C. L. DAVIS AND W. T. SHALKOP.
ANIMALS may be subject to different types of tumors, which can be said to have essentially the same cellular makeup, grow and spread in much the same way, and follow a similar clinical pattern as tumors in man.
Practically all the body tissues and organs in animals are susceptible to the formation of tumors, which may be benign or malignant. The term "cancer'! has come by usage to designate any malignant tumor that may endanger life, whereas "benign" or "noncancerous" means "innocent" in that the life of the individual is not necessarily threatened.
Some differences exist. In food-producing animals the rare occurrence of cancer of the stomach, colon, mammary gland (breast), and prostate are in sharp contrast to the frequency in which those organs are affected in human beings.
Primary cancer of the lung, which is considered to be rather common in man, is seldom seen in animals. Tumors in the bovine lung are much less frequent than malignant growths elsewhere in the body, principally from cancer of the eye or uterus. Tumors in animals, as in man, become more prevalent with increasing age.
THE MOST COMMON SITE of cancerous involvement in cattle is the eye or its appendages. As the lesions become larger, they are exposed to trauma, and secondary infection produces an ulcerating, foul-smelling lesion. During the fly season, the affected eye is often infested with maggots. A tumor that is incompletely removed in the early stages will grow and -spread to the adjacent bony structures and eventually reach the lymph stream.
Secondary growths in the lymph glands of the head and in the lung may soon follow. Occasionally the liver and other organs may also become involved. Animals in the advanced stage of the disease will eventually die or are likely to be condemned for human use if they are sent in for slaughter before death ensues. In cattle showing only a small, localized eye tumor at slaughter, only the head may be unfit for food purposes.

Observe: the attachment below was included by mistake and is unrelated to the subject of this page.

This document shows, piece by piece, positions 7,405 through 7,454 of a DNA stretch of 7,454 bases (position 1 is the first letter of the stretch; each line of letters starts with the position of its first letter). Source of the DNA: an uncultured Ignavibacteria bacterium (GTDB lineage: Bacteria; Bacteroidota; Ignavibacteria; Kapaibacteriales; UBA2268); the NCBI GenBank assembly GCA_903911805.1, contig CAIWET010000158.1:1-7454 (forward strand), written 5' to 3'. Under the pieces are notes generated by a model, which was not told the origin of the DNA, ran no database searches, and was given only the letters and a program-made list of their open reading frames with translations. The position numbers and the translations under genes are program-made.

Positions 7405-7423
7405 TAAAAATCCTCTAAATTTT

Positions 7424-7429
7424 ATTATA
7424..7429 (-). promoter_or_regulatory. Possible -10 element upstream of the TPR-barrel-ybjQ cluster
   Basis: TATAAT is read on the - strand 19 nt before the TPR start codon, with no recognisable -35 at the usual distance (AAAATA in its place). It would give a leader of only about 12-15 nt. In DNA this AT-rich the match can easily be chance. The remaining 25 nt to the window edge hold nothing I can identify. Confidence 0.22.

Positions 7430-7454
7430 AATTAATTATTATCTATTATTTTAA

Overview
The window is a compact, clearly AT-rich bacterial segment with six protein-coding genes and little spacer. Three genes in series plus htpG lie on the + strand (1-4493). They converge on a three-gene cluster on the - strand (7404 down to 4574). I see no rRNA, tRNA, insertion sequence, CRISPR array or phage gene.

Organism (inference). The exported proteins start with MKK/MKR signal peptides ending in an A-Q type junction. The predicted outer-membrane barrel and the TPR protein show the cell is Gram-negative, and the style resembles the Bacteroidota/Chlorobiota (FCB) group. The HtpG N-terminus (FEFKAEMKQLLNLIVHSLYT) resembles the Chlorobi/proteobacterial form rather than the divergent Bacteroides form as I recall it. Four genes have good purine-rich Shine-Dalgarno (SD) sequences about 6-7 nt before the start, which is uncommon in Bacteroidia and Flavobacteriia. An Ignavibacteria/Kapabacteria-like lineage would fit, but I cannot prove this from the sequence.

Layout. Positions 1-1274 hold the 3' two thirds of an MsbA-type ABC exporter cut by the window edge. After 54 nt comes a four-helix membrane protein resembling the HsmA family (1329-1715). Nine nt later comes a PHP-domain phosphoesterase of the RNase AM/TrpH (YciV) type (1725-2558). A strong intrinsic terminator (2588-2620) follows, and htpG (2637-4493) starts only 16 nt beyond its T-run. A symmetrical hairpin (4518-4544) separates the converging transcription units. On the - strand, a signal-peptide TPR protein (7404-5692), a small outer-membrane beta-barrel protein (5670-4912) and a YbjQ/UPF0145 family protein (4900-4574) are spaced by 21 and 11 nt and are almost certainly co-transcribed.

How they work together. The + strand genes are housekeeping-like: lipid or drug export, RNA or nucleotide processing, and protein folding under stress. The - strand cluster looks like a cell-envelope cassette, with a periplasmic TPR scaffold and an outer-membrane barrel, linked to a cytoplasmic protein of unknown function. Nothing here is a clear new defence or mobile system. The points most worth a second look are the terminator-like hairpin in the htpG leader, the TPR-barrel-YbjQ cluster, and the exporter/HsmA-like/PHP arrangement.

THE SPECIFIC CAUSE of cancer of the eye or eyelids, like other malignant tumors, is not known. Several theories have been expressed. One opinion is that it is an hereditary predisposition, particularly in the Hereford breed, because the disease prevails in the cattle-raising sections of the country, the Western and the Southwestern States, where the Hereford breed predominates. Perhaps certain strains are more susceptible than others. Whether this greater occurrence of cancer eye in Herefords is more apparent than real is problematic. In slaughtering establishments where eye tumors are most commonly found, however, about 90 percent of the cattle so affected are of the Hereford breed. The majority of Herefords affected with this tumor, particularly of the eyelids, have no pigmented skin about the eye, but the disease may occasionally arise in those with pigmented skin.
The relative frequency with which cancer eye and other tumors appear in cattle was reported in 1933 after a survey of animals coming to slaughter in federally inspected abattoirs in Denver, Colo. In 3 months, 213 cattle were found with cancer eye among 32,499 slaughtered (0.65 percent); 203 (95.3 percent) were in the Hereford breed; and 10 (4-7 percent) involved other breeds. Cancer eye has been observed as well in the Holstein, Guernsey, Jersey, and the Shorthorn breeds. Cancer eye in sheep has also been reported.